- The Washington Times - Tuesday, May 14, 2002

President Bush announced yesterday that he will sign a landmark treaty in Moscow next week to slash the nuclear arsenals of the United States and Russia by two-thirds during the next decade.
"This treaty will liquidate the legacy of the Cold War," Mr. Bush told reporters on the South Lawn of the White House. "It'll make the world more peaceful and put behind us the Cold War once and for all."
The treaty will reduce the nuclear stockpiles of the United States and Russia to 1,700 to 2,200 each, from 6,000 to 7,000. Although some American missiles will be destroyed, others will be placed in "deep storage" or kept as "operational spares," according to a senior administration official.
Mr. Bush and Russian President Vladimir Putin plan to sign the treaty in Moscow on May 24. Both men agreed in principle to the cuts in the fall, and Mr. Putin suggested they put it in writing.
Although Mr. Bush initially resisted the idea of a formal treaty, he decided to mollify the Russians after the administration riled Moscow by unilaterally withdrawing from the Anti-Ballistic Missile Treaty of 1972 to proceed with a missile-defense shield.
"President Putin made it clear that he wanted to have it in writing," White House Press Secretary Ari Fleischer said. "The president initially would have been prepared to do so orally, but it was clear President Putin thought this would be helpful."
Both sides concluded that a formal treaty would prevent future presidents from reneging on the agreement between Mr. Bush and Mr. Putin.
The Russian leader lauded the treaty, the final details of which Undersecretary of State John Bolton and Russian Deputy Foreign Minister Georgy Mamedov hammered out in Moscow during the past week.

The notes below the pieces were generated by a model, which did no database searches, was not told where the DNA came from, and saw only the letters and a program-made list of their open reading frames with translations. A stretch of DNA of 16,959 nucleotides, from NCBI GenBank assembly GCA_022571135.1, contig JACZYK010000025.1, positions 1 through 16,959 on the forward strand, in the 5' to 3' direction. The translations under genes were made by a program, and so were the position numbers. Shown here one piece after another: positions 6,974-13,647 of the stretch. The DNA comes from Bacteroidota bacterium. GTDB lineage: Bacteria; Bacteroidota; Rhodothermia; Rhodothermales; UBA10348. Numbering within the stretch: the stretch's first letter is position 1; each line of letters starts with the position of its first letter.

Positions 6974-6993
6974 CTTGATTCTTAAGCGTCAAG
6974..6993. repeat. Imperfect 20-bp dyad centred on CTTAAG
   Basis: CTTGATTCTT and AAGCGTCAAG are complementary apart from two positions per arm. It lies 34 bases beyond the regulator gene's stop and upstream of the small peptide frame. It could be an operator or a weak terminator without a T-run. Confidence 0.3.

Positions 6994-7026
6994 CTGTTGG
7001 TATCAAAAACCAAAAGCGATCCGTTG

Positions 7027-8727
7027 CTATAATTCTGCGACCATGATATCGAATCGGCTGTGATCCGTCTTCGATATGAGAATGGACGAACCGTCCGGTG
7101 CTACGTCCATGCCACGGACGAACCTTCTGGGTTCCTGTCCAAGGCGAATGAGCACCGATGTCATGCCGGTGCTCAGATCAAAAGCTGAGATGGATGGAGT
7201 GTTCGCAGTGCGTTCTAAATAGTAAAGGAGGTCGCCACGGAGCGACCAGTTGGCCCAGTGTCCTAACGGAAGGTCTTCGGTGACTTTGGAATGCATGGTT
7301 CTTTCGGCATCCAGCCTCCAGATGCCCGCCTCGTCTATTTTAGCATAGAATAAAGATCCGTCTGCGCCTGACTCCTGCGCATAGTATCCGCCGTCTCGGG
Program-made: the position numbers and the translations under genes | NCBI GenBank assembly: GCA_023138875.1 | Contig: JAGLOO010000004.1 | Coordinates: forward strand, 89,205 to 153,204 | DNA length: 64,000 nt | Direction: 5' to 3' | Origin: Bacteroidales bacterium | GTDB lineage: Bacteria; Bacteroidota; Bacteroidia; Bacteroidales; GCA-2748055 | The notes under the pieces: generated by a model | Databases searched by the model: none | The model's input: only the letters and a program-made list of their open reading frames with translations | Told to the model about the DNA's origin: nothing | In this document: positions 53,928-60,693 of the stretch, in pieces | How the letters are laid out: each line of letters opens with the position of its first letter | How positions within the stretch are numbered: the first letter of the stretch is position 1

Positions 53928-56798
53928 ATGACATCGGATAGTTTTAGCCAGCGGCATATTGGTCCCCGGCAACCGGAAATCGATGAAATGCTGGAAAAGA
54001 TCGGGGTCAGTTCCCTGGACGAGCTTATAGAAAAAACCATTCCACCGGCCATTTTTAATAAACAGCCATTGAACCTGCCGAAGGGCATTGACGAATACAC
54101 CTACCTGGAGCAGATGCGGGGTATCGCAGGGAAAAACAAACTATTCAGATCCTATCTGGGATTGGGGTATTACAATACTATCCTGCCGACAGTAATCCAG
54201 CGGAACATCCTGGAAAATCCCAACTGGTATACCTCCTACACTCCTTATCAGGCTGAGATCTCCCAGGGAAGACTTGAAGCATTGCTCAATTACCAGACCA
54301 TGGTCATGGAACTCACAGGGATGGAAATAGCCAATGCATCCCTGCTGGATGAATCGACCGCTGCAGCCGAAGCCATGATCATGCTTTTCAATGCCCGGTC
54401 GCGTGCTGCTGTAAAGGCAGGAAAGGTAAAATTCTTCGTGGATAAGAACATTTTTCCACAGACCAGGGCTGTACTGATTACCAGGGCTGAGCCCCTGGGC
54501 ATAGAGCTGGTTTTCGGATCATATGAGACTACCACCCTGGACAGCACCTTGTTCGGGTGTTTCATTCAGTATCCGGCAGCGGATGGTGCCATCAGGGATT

"We are satisfied with the joint work," Mr. Putin told reporters in Moscow yesterday. "Without the interested, active position of the American administration and the attention of President Bush, it would have been difficult to reach such agreements."
Once the treaty is signed, it will be submitted to both houses of the Russian Federal Assembly and to the U.S. Senate for ratification. Two-thirds of the Senate must vote for the treaty for it to be ratified.
"I look forward to prompt Senate consideration of this treaty after it is signed by the president in Moscow," said Sen. Jon Kyl, a member of the Senate intelligence committee.
"Though I have been skeptical of some previous arms-control agreements, I am confident that the current accord with the Russian government will maintain America's defensive readiness and provide adequate means to ensure treaty compliance," the Arizona Republican added.
Even if the Democrat-controlled Senate balks at ratification, Mr. Bush plans to reduce the U.S. nuclear stockpile.
"This was a campaign promise the president made," Mr. Fleischer said. "Just two years ago, the president said, 'If elected, I will do this.' In one week's time it will be done."
The Pentagon has not decided how many weapons to dismantle and how many to put into storage. Because the treaty does not specify how the reductions must be achieved, both sides technically could comply without destroying any weapons.